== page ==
Legendary Leopolitans No. 6: The ultimate vodka dynasty

  • Legendary Leopolitans  No. 6: The ultimate vodka dynasty
  • Legendary Leopolitans  No. 6: The ultimate vodka dynasty
  • Legendary Leopolitans  No. 6: The ultimate vodka dynasty
  • Legendary Leopolitans  No. 6: The ultimate vodka dynasty
  • Legendary Leopolitans  No. 6: The ultimate vodka dynasty
  • Legendary Leopolitans  No. 6: The ultimate vodka dynasty
  • Legendary Leopolitans  No. 6: The ultimate vodka dynasty
  • Legendary Leopolitans  No. 6: The ultimate vodka dynasty
  • Legendary Leopolitans  No. 6: The ultimate vodka dynasty
Issue 25, June 2010.

 At the beginning of the 20th century Lviv was perhaps best known to the outside world as the home of the famous Baczewski vodka family which exported its celebrated beverages around the world and won the admiration of kings and emperors during an era when Lviv was the eastern outpost of Europe’s great dynastic empires.

The story of the Baczewski family’s rise to fame as providers of superior beverages starts in 1782, when the first distillery run by the family was founded in Wybranowka, a small suburb of Lviv, which at the time was known as Lwow and was ruled by Warsaw. Even today, this distillery is recognised as the oldest Polish plant of its kind in the
world. In 1810 this small spirits factory was inherited by the founder’s son, Leopold Baczewski, who moved the firm to  another suburb of Lviv named Zniesienie. The suburb was soon swallowed up by the fast-growing metropolis and the  factory at Zolkiewska Street also grew rapidly. The family business was one of four distilleries in Lviv, but it was exceptional for the introduction of new technologies. The liqueurs and vodkas produced at the plant gained a reputation for smoothness and clarity, winning the Baczewski brand an enviable reputation throughout the Habsburg Empire. Within a short period royal patronage followed, and Baczewski products were awarded the right to place the imperial eagle on their bottles. Later on during the Habsburg era, the company became known officially as “Purveyor to the Imperial and Royal Court”.

Jozef Baczewski; Marketing genius
At the end of the 19th century the firm was inherited by the founder’s great grandson, Jozef Baczewski. A graduate of Lviv University of Technology and a specialist in spirits technology, Jozef refurbished and significantly expanded the factory. He also bought new production lines in France and the Netherlands and built a new refinery, laying the groundwork for a later drive towards global export markets. Jozef is credited with beginning the global craze for Polish vodka and popularizing the Polish brand in markets throughout Europe and the Americas. Jozef was also one of the first Eastern European businessmen to engage in large scale marketing, ordering that his vo dka should be sold in distinctive crystal carafe bottles. At the 1894 Habsburg International Trade Fair in Lviv the Baczewski family’s novelty vodka-bottle shaped pavilion was one of the most attended attractions and it was supported by a major advertising  campaign of press adverts, posters and pamphlets that was in many ways decades ahead of its time.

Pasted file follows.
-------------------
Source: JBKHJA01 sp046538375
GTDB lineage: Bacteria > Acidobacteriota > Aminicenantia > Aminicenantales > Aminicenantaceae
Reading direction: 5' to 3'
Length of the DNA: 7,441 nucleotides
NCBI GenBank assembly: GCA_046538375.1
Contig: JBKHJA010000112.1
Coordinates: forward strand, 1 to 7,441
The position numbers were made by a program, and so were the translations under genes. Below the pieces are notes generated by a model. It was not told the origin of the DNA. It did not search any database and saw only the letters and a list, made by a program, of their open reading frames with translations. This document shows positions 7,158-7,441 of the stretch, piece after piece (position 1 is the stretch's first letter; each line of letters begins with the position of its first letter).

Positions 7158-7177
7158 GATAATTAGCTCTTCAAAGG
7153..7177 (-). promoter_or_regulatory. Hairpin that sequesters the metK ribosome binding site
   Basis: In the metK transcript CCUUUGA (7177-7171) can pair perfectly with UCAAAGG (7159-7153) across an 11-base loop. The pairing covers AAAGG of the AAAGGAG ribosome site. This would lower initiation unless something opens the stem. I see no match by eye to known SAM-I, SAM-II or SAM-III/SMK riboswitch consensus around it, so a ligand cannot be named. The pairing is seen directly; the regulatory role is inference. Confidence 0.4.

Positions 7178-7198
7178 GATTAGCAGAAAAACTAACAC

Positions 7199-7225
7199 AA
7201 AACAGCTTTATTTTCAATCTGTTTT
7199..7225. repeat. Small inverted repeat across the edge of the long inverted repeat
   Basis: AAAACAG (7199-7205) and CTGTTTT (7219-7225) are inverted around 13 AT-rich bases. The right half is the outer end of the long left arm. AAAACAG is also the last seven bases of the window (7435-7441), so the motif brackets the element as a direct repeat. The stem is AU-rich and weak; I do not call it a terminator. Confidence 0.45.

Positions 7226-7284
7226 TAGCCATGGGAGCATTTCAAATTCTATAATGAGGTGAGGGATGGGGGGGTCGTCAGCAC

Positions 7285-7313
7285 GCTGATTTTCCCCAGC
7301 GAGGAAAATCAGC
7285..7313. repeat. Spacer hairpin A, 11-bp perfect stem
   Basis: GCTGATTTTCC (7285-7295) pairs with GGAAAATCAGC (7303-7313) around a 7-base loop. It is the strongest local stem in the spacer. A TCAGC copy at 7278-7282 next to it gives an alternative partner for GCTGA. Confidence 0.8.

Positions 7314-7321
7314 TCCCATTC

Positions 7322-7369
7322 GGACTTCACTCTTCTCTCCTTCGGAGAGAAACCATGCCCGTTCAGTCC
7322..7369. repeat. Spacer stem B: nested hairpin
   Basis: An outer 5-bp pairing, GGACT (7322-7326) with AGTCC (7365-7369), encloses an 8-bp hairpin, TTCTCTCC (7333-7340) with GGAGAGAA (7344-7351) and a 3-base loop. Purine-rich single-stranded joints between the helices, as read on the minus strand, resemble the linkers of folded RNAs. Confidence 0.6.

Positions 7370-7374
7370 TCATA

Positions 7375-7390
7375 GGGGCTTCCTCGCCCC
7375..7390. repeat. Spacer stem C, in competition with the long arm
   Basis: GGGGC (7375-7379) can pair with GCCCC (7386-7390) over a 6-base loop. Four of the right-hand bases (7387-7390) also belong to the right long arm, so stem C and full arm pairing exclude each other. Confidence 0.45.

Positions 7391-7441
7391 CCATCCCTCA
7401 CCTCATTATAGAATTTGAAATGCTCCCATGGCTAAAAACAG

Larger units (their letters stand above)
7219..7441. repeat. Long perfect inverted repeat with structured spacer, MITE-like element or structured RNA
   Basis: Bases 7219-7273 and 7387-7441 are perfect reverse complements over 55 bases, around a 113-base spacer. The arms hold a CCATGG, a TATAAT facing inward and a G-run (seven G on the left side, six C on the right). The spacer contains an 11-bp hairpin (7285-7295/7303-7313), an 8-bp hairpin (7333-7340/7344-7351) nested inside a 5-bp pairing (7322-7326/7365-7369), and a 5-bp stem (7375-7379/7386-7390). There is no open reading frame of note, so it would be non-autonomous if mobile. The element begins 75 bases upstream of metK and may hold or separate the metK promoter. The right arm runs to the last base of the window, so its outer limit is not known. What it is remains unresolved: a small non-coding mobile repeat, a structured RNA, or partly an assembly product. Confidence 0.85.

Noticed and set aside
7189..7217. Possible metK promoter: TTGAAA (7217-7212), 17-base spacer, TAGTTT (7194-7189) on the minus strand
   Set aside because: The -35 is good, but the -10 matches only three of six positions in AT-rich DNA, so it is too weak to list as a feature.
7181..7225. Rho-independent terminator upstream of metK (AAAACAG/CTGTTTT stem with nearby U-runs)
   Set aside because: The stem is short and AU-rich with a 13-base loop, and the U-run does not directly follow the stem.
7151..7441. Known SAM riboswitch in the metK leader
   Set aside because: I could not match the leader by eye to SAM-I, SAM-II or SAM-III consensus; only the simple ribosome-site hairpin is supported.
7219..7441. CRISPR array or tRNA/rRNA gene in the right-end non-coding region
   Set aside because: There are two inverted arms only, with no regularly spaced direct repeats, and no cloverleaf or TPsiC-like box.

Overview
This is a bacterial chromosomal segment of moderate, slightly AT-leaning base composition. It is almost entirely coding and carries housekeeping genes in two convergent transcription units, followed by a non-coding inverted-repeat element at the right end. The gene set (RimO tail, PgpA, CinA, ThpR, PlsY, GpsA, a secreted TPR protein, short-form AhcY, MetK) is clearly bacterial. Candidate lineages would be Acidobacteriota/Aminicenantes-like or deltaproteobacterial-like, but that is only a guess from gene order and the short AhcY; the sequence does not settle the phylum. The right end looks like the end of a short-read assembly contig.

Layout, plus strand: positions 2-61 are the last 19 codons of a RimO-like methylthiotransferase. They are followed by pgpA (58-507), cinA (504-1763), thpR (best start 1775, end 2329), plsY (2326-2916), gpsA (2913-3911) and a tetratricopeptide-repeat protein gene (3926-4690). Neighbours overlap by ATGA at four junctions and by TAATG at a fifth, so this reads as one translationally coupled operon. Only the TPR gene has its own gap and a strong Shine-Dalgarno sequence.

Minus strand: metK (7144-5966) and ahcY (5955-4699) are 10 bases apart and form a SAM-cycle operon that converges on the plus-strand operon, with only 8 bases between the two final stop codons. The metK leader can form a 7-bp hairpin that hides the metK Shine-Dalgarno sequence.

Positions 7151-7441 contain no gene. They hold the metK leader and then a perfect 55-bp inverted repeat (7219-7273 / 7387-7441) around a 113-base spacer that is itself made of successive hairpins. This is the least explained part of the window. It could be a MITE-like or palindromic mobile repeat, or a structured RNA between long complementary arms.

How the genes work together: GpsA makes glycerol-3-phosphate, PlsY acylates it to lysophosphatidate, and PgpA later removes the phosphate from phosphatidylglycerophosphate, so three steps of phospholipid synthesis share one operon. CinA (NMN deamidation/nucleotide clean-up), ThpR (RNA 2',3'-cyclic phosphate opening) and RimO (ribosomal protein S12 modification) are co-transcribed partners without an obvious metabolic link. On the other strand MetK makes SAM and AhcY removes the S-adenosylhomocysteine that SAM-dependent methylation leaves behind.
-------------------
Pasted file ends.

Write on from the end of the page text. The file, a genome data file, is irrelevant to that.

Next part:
Synonymous with Polish vodka
The ground-breaking Jozef Baczewski died on May 17, 1911 and was buried at Lychakivsky cemetery in a distinctive family crypt (pictured). After his death the firm was inherited by two of his sons, Leopold and Henryk. The former was a graduate of the Chemical Faculty of Vienna University and took over production while the latter was a lawyer who continued his father’s active marketing strategy. When Poland regained her independence in 1918 the company had
a well-established brand name. Indeed, such was the brand recognition enjoyed by this Lviv creation that in Polish books and poems of the epoch “Baczewski” was often used as a synonym for “vodka”. During the period between the first and second World Wars the company was run by Leopold’s son, Stefan Baczewski, who embarked on a quality control mission following decades of expansion. To promote the most luxurious of the family’s products, Stefan also signed contracts with two of the leading Polish trans-Atlantic ocean liners, the Pilsudski and the Polonia. Stefan Baczewski was also the first spirits producer to transport his products by plane on a daily basis, with daily deliveries beginning in the 1930s from Lviv to Paris, Prague and Vienna.

Lost amid the regional wreckage of World War II
During the Nazi invasion of Poland in September 1939 the factory was badly damaged by Luftwaffe bombers and when the city was then handed over to the approaching Soviet forces it was eventually destroyed by the communists  and leveled to the ground – a paper factory was constructed in its place. The Baczewski family’s residence in Lviv was nationalized and many of the family chose to avoid Bolshevik atrocities by fleeing to Austria, where they remain to this day. However, no war machine was strong enough to kill the legend of Baczewski beverages and their popularity  in pop culture was maintained by regular references in Polish and Ukrainian literature and theatre. The last original bottles of Baczewski vodka were still changing hands for large sums of money 30 years after the end of WWII.
Today the famous Baczewski brand has been passed on to the Gessler family, who are distantly related to the original Baczewski family. Based in post-war Vienna, they managed to rebuild much of the international trade which the brand had enjoyed in the 19th and early 20th centuries. However, for many in Lviv the brand remains a quintessential part of the city’s colourful and cultured imperial odyssey and a reminder of a time when Lviv was synonymous with the very best in culinary quality and the most exclusive liquors.